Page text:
Trump’s Tariff Threats Are Tested by Europe’s Record Trade Surplus
Europe’s trade surplus with the U.S. hit a record high in 2019, a rise that risks drawing the ire of President Trump, who recently renewed threats to place tariffs on European Union goods if the bloc didn’t agree to a new deal. The Wall Street Journal

Trump Seeks to Divert More Pentagon Money to Border Wall Construction
The Trump administration is seeking to shift $3.8 billion more from the defense budget to pay for constructing a wall along the U.S.-Mexico border, the Pentagon notified Congress on Thursday, immediately provoking bipartisan objections for a second year. Los Angeles Times

Italy Lobbying U.S. to Ward Off Trump Europe Tariff Threat
Italy has reached out directly to the U.S. in a bid to avoid a new set of tariffs that could hit as soon as Friday, in a sign of the delicate economic environment facing European nations. Bloomberg

Infrastructure / Education

California Bullet Train Cost Rises by Another $1 Billion
The estimated cost to complete California’s high-speed rail line rose another $1.3 billion, to $80.3 billion, while construction is on schedule to meet a 2022 deadline to have about 20% of the track laid, according to a new business plan released Wednesday. The Associated Press

Two-Thirds of California Students Didn’t Meet Science Standards. Here’s Why
Adults who took high school biology might remember a lecture on cell structure, then a test asking to identify its parts, plus an assignment to build a cell, perhaps with papier mâché and dry macaroni. Today, California students are supposed to learn about science in a whole new way. Los Angeles Times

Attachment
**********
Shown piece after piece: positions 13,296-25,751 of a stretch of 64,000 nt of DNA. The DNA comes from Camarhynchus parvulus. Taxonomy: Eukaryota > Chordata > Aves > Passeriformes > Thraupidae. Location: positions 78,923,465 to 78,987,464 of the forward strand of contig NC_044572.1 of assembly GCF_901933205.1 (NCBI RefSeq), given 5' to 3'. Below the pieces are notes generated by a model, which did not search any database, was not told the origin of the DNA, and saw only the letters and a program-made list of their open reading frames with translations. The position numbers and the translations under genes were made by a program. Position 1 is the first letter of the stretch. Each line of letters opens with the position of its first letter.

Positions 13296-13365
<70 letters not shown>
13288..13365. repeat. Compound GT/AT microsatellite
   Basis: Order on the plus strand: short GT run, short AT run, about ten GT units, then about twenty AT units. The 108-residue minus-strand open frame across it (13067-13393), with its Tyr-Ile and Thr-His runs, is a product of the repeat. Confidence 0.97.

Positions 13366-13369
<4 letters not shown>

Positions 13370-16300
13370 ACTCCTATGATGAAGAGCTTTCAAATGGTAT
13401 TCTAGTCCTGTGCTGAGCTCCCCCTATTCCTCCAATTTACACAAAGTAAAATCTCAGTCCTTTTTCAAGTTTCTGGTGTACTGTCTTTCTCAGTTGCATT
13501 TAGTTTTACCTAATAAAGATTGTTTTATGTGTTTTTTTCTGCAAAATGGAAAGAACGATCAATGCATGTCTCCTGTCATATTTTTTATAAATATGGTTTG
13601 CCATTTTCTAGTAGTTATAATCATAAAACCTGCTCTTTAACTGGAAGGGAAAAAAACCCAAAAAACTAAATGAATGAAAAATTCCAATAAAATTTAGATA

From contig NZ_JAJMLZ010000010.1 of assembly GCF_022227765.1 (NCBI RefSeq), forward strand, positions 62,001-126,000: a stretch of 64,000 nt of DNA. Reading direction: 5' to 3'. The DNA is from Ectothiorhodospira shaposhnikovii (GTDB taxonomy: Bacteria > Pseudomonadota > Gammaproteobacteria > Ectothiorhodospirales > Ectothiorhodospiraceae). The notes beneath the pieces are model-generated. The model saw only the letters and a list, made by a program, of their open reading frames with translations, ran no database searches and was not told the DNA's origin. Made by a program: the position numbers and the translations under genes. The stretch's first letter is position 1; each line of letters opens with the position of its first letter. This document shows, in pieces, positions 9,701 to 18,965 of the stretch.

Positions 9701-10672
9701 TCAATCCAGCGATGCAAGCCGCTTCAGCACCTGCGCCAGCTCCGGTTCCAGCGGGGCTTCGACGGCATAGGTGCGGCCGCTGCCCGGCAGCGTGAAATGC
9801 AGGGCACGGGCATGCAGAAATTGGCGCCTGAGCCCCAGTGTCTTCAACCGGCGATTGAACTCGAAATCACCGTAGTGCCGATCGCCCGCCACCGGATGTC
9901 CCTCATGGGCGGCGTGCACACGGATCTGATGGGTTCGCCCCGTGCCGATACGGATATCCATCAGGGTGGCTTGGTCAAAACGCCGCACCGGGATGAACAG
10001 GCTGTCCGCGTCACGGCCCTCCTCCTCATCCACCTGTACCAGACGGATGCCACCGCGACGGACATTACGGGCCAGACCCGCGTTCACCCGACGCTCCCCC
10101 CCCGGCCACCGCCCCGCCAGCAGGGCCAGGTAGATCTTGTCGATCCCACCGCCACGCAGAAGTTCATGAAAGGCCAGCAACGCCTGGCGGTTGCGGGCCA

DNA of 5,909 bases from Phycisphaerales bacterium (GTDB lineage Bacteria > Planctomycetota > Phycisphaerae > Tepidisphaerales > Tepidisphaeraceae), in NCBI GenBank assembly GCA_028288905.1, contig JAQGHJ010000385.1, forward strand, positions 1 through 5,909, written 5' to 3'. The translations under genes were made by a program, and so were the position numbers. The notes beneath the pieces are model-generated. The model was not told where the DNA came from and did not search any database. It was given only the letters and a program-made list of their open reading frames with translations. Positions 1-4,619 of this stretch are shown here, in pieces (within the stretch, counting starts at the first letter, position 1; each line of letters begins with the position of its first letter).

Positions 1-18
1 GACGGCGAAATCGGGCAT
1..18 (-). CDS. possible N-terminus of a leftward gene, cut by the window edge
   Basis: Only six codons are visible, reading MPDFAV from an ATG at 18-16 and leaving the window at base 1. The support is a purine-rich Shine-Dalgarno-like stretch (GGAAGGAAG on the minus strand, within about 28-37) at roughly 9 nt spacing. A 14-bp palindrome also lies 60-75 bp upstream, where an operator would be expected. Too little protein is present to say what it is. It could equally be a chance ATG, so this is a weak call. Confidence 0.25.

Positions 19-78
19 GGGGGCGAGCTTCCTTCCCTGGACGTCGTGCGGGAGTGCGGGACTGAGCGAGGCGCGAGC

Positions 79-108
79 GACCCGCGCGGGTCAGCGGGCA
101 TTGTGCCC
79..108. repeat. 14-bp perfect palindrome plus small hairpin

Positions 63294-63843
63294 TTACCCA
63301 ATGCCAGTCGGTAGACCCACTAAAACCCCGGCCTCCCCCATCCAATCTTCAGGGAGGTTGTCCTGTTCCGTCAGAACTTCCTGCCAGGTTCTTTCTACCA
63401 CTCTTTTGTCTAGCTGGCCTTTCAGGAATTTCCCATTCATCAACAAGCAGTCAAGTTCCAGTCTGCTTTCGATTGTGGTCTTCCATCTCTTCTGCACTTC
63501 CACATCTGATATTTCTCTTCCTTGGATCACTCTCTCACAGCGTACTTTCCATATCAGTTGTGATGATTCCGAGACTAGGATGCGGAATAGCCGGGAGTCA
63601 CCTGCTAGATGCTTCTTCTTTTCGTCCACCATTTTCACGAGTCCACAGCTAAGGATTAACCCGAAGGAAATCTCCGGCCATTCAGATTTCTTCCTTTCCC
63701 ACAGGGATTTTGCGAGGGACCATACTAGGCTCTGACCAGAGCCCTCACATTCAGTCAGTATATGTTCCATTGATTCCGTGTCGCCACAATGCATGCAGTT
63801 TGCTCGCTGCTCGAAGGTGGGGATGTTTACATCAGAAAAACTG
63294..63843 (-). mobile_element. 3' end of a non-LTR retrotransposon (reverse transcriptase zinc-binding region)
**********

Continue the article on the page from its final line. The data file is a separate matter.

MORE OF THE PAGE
New High-Speed Rail Plan Keeps Pushing Toward Merced, Bakersfield for Interim Operations
With construction under way on 119 miles of its route through the central and southern San Joaquin Valley, the California High-Speed Rail Authority continued Wednesday to try to make the case for completing development of an electrified bullet-train line between Merced and Bakersfield as an interim step toward connecting the Valley to San Jose. Merced Sun-Star


The PAGA Gold Rush
The labor union-backed authors of a new report scoff at potential abuses of the state’s Private Attorneys General Act (PAGA), but hundreds of trial lawyers have pursued this modern-day gold rush. One of the state’s top PAGA lawyers even drives a Rolls Royce with the license plate MR. PAGA. Tom Manzo in Fox and Hounds Daily

Proposition 13 Is Important for California’s Students
The critical upgrades this measure will bring to California schools, along with local safeguards, is why Proposition 13 has the support of a bipartisan coalition of Republicans, Democrats, business, labor, firefighters, doctors, teachers, schools nurses and the California Chamber of Commerce. Tony Thurmond in Los Angeles Daily News

California Is the Place to Be — Unless You’re Middle Income and Need an Affordable Place to Live
State leaders must maintain fiscal discipline, especially in anticipation of an eventual economic downturn. They should also reject new, discriminatory state taxes based on who the taxpayer is, what the taxpayer makes, or what the taxpayer sells. Elected leaders should also resist efforts to undermine local taxpayer protections, whether by rolling back Proposition 13 or easing the ability of cities and counties to raise taxes. Loren Kaye in The Stockton Record